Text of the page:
Where will Aliyah Boston take her two gold medals next?
Aliyah Boston was 12 when she left her parents behind in paradise and followed her 15-year-old sister to their aunt's house.
Goodbye, St. Thomas, Virgin Islands. So long, backyard with the coconut tree that Aliyah ran over while learning to drive. Hello, 3,000-mile journey to Massachusetts to chase a basketball dream. Hello, frigid air.
"The weather that first year was really bad," Boston said. "But it no longer fazes me. To me, when the cold arrives, it just means it's basketball season, and it's time to ball up."
Boston, a 6-foot-4 senior center at Worcester Academy, is the No. 3 prospect in the espnW HoopGurlz Top 100 for the 2019 class. She has already won two gold medals for Team USA. She was named to the all-tournament team at the FIBA U17 World Cup this past summer. In 2017, she was named MVP of the FIBA Americas U16 Championship.
Boston also has led Worcester Academy (Massachusetts) to a 42-4 record the past two seasons, winning a pair of Massachusetts Gatorade player of the year awards.
As a junior, she averaged 21.2 points, 14.0 rebounds, 6.2 blocks and 2.5 assists and led Worcester to the New England Prep School Athletic Council Class AA championship.
"Aliyah has amazing potential and gifts," said Worcester coach Sherry Levin, who brings back every player from last season's championship team. "And what's really exciting for any coach who works with her is that she's not a finished product. Her ceiling is really high."
Boston, who has fought off double- and triple-teams in high school and with her iExcel AAU team, has narrowed her list of college choices to Connecticut, Notre Dame, Ohio State and South Carolina.
"Someone like Aliyah," Levin said, "doesn't come along very often."
A new home
Aliyah and big sister Alexis do not come from a prominent athletic family. Their dad, Al, is 6-1 and played sports recreationally. Their mom, Cleone, is also 6-1 but said she was "too timid" to play sports as a kid.
"That's why we've encouraged our girls to try whatever sport they like," Cleone said. "I wished I had someone to push me when I was younger."
Tennis was the first sport Aliyah and Alexis tried. But that was replaced by basketball, a sport Aliyah first tried at age 9. At that time, she could only find leagues with all-boys teams.
"That's where I get my physicality," Aliyah said. "They would talk smack, and I had to prove them wrong."
The Bostons did just that, so much so that their parents went looking for basketball camps in New England. Eventually they decided to move in with their aunt, Jenaire Hodge, and her young daughter, Kira, who is now 13.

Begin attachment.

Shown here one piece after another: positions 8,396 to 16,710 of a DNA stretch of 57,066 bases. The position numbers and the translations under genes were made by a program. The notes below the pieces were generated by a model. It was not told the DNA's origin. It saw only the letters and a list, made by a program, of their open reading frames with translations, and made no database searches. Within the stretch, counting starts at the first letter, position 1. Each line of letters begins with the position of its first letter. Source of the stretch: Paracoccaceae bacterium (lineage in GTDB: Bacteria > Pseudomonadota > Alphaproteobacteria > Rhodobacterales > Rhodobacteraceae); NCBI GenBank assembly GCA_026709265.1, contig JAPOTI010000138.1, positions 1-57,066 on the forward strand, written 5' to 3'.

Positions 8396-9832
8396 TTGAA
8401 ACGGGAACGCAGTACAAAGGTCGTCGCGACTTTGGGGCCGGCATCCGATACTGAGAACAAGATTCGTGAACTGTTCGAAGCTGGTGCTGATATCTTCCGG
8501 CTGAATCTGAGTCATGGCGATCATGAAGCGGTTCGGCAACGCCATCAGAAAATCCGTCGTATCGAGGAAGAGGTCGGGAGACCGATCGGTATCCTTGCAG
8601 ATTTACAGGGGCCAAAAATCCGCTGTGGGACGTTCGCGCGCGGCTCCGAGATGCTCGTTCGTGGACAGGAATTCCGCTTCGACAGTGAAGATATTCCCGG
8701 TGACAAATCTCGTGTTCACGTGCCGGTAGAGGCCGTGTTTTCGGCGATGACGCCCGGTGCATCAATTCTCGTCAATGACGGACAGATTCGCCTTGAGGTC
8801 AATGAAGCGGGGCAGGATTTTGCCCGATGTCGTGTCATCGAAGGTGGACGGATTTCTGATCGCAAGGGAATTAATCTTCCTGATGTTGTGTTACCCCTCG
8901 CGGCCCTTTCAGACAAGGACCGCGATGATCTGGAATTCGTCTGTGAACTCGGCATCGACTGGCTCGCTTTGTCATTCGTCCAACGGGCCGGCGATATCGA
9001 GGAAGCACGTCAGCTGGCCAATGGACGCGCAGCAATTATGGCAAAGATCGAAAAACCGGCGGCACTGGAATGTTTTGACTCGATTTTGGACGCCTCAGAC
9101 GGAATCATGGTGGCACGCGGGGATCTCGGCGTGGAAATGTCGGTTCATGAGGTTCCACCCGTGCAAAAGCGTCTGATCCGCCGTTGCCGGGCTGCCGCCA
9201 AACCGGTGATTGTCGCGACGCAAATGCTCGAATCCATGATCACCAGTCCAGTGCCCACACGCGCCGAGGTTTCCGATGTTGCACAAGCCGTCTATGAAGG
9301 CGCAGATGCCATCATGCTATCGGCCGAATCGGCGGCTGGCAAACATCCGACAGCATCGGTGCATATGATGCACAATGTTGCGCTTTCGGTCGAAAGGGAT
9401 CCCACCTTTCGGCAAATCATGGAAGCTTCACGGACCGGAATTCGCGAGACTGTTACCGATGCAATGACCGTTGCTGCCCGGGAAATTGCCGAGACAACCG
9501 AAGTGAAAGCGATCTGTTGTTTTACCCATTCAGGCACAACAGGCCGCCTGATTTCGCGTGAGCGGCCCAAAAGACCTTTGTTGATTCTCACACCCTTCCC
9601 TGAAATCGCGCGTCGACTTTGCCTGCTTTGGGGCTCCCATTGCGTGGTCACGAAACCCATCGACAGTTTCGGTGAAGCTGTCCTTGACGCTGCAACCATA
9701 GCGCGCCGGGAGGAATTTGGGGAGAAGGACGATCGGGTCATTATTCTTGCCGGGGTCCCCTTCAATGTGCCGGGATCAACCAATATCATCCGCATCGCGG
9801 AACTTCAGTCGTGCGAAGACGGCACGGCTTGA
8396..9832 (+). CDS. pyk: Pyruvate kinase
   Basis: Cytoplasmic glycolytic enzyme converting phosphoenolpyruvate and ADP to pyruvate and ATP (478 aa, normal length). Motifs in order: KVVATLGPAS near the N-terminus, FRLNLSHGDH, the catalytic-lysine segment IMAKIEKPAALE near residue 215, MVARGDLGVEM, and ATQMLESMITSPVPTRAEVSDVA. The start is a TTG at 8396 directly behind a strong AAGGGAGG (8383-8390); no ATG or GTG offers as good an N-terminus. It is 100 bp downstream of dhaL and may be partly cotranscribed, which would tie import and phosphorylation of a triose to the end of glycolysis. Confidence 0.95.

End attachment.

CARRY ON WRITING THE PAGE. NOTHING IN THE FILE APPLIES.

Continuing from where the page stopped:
To make room for Aliyah and Alexis, Hodge moved into her daughter's room and gave her nieces the larger master bedroom.
"We are a very close family," said Hodge, who wakes up at 4:20 a.m. Monday through Friday so she can do strength training with Aliyah at a local gym.
"It wasn't easy. I immediately went from a single mom of one to a single mom of three, with two teenagers. But it was a no-brainer."
On to college
These days, Alexis, who is 6-3, is a sophomore post player at Labette Community College in Parsons, Kansas.
Aliyah's college decision is pending. She has already visited Notre Dame and Ohio State and will tour South Carolina's campus Oct. 25-28. Connecticut will get the last word and will try to close the deal Nov. 1-4.
Boston, an A/B student who has enjoyed learning Spanish, is interested in studying communications, and she knows exactly what she is looking for in a school.
"Since I left St. Thomas when I was 12, family atmosphere is the main thing I'm looking for in a college program," Boston said. "Every college coach talks about it, but you can always tell when it's real."
Return to paradise
After Boston won gold in the 2018 FIBA U17 World Cup in Minsk, Belarus, she traveled home to St. Thomas -- still wearing her gold medal around her neck. She got a huge surprise.
"I said, 'Wow, there are a lot of people here at the airport,' " Boston said. "Then I said, 'Wow, this is for me!'
"There was a big banner with a lot of my photos. There were a lot of flowers and fruit baskets. People were congratulating me. I was excited and happy."
There is another homecoming set up in less than two months. The Worcester team will travel to St. Thomas Nov. 17-23. Boston plans to sign with her national letter of intent during her trip home. This year's early signing period for Division I college basketball is Nov. 14-21.
In addition, Boston and her teammates will feed those in need on Thanksgiving Day and help rebuild a community center that was torn down last September during consecutive hurricanes, Irma and Maria.
Those hurricanes cost Al Boston a job he had held for a decade -- as a bartender at the Ritz Carlton. Others were even less fortunate.
Aliyah Boston, who turns 17 in December, can't wait to lend a hand.
"As a team, we know we're very fortunate," she said. "It's satisfying being able to give a plate of food to someone who is hungry."